• Inger and Jeff Latreille

Mile After Mile

~Friday, September 23, 2022~

Day 831 (Travel Day)

Day 95 of Alaska Trip


We now transition from the Caribou Highway to the John Hart Highway, both part of Highway 97 making our way south with another very long day of driving. Today was Jeff’s turn at the wheel (he insisted). It’s been a major grind in putting on those miles to get to Whistler to make our good weather window Saturday thru Tuesday). It will also be our last opportunity to see the Aurora Borealis, so we’re doing the Northern Lights dance at least once a day to bring us good luck in seeing them. According to our app, it should be right over us in that timeframe. And there’s no setting an alarm there since I’m usually up until 2:00 a.m. anyway.


Prince George was a good place to reorient ourselves to go over our maps and list the provincial parks we want to hit in the coming days. As we thought, there is a longer camping season in Canada the further south you go with most ending their season on October 31st. So, we WILL have to be mindful about arriving on weekdays and booking ahead the next 3 weeks. Already on our list, Lac-La-Hache Provincial Campground in Lac La Hache, B.C. would be our “home” for tonight, possibly 2, depending on how we feel in the morning. I know Sadie would prefer NOT getting back in the car that soon. She’s really been a trooper.


We passed through the very cool town of Quesnel, which looked stop worthy, but we had to keep driving. Situated at the confluence of the Quesnel and Fraser Rivers, this town has a rich history of forestry, ranching, agriculture and mining. In fact, it was the commercial center of the Cariboo Gold Rush. It’s been so fun driving through these quaint, historical towns that we otherwise might have never known about, making note to pay them a visit on the next round.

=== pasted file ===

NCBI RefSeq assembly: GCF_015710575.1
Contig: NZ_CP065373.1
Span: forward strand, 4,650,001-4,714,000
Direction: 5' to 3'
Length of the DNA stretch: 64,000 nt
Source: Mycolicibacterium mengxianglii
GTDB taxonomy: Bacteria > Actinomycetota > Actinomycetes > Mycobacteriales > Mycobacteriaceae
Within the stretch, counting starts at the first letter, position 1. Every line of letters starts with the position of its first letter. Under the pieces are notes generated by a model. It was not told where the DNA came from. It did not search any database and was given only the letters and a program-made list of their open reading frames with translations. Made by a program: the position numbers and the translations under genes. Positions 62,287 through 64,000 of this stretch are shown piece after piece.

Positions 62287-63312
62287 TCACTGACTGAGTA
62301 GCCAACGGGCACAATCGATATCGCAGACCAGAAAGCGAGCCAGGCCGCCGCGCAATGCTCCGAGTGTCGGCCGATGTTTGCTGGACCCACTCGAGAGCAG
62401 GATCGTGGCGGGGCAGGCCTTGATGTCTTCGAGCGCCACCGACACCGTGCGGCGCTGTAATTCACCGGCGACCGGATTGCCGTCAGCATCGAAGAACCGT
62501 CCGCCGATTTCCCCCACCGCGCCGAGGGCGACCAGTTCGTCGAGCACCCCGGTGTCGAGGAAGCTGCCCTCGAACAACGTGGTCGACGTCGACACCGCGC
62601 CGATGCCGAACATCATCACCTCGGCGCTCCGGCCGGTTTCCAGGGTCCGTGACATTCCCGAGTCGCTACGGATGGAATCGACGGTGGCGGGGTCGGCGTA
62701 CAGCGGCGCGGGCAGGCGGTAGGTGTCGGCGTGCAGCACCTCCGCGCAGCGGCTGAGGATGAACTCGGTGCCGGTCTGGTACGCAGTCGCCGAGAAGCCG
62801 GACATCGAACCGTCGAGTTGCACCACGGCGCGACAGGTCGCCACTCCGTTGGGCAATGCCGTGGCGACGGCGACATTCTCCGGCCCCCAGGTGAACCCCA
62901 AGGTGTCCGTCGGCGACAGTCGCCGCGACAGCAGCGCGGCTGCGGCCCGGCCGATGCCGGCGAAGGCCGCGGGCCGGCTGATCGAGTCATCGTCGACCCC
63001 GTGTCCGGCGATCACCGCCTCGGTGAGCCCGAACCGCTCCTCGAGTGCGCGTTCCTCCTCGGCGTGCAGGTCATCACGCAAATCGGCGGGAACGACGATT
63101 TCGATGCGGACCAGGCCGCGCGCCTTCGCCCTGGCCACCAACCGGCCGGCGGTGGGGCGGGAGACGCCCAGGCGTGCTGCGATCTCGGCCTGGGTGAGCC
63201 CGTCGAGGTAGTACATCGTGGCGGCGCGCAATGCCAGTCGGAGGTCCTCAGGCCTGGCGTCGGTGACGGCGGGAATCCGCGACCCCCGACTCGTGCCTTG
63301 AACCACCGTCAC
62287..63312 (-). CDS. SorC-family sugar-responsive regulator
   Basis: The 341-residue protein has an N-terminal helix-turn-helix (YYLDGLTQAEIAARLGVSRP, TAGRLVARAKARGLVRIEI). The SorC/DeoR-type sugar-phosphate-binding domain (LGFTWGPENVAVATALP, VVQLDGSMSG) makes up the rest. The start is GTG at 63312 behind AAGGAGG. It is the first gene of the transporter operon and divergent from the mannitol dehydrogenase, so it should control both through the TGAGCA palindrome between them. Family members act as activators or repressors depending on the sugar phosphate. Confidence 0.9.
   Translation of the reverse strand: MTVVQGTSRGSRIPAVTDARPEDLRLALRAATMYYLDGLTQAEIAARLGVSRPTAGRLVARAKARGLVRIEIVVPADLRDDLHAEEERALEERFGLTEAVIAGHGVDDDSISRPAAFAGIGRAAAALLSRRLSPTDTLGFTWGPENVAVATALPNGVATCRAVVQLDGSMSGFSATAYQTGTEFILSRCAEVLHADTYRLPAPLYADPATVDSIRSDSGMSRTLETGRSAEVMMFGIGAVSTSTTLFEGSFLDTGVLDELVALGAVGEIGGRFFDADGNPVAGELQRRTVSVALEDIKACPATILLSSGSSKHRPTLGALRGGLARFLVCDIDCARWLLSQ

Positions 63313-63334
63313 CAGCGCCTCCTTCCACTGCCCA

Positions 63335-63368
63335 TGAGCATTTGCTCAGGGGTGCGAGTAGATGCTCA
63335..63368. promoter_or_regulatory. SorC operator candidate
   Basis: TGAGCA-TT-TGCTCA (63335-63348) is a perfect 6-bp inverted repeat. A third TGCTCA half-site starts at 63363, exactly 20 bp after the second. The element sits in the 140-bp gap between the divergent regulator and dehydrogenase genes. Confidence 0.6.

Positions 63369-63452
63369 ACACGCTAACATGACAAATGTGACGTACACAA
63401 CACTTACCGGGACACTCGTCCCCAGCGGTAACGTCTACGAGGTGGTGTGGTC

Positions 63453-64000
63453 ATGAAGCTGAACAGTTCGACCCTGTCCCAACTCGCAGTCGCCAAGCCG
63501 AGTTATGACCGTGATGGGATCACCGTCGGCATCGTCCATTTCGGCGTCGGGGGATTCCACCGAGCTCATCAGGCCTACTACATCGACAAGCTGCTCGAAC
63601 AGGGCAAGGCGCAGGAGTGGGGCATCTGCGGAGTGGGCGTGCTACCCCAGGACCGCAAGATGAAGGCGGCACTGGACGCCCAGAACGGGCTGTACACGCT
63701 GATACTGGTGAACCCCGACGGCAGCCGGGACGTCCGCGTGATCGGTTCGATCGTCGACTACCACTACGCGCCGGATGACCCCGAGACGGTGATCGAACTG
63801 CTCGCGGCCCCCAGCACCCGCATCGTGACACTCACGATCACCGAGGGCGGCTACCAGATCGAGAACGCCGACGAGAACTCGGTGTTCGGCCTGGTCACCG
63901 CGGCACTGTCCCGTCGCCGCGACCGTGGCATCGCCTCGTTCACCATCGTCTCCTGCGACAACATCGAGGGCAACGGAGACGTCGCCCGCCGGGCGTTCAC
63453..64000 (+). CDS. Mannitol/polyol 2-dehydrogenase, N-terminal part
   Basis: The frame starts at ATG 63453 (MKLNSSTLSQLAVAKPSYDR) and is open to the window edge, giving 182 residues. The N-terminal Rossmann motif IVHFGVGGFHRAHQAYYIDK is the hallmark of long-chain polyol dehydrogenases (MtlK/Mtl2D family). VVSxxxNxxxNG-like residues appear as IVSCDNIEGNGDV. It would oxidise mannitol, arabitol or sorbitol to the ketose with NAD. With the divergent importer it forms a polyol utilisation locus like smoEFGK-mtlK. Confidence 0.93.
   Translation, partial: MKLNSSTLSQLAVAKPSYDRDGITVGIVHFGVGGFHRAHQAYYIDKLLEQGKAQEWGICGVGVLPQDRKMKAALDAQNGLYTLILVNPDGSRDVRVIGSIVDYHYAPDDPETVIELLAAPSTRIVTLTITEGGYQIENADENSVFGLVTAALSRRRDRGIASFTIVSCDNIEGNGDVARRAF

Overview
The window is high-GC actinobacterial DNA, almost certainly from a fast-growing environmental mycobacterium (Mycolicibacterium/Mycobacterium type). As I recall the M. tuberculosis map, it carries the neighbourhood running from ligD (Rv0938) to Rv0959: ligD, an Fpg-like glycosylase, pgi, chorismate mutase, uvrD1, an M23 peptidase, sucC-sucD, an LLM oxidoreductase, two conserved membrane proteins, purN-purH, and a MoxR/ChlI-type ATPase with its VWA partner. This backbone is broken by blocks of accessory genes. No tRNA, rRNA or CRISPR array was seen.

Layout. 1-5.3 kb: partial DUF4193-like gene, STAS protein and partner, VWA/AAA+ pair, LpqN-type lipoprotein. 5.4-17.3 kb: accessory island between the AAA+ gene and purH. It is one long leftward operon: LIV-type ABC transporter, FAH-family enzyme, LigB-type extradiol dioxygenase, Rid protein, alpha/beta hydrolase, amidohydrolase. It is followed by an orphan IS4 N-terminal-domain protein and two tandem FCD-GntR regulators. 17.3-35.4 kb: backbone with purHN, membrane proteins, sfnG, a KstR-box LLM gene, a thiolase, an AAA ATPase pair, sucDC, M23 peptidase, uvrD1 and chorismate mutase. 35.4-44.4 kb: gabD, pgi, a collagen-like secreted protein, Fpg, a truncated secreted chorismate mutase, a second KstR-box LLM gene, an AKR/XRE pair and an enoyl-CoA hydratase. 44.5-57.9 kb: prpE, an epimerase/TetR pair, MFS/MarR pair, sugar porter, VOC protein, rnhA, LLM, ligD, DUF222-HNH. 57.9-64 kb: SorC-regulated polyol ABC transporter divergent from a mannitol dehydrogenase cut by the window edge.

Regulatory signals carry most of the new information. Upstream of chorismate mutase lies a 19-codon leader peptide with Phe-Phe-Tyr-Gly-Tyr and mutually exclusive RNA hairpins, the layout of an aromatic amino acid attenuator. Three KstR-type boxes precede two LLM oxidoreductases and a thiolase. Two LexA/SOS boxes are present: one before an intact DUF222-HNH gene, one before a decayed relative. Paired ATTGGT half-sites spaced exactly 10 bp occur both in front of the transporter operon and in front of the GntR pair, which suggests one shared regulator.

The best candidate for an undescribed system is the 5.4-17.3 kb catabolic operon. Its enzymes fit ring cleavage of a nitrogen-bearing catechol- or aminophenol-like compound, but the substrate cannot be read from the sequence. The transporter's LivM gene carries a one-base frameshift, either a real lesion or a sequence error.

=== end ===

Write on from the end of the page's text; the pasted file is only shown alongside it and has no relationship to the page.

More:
Arriving late afternoon to our campground without a reservation (most of the provincial parks will not allow you to book within 2 days of your arrival), we were greeted by park attendant Ken. They don’t have fee boxes at this one so you get a bit more of a personal greeting by park staff. He thanked me for having Canadian currency since many campers seem to think he’s a bank. Depending on how soon you’ve crossed the border to a provincial campground, I can see how that would be an easy mistake. Once again, it was a fairly late arrival, early dusk and a light rain. So we immediately went into set up and cooking mode, starved, and eager for a good night’s sleep. All this driving is definitely wearing us out. 😩


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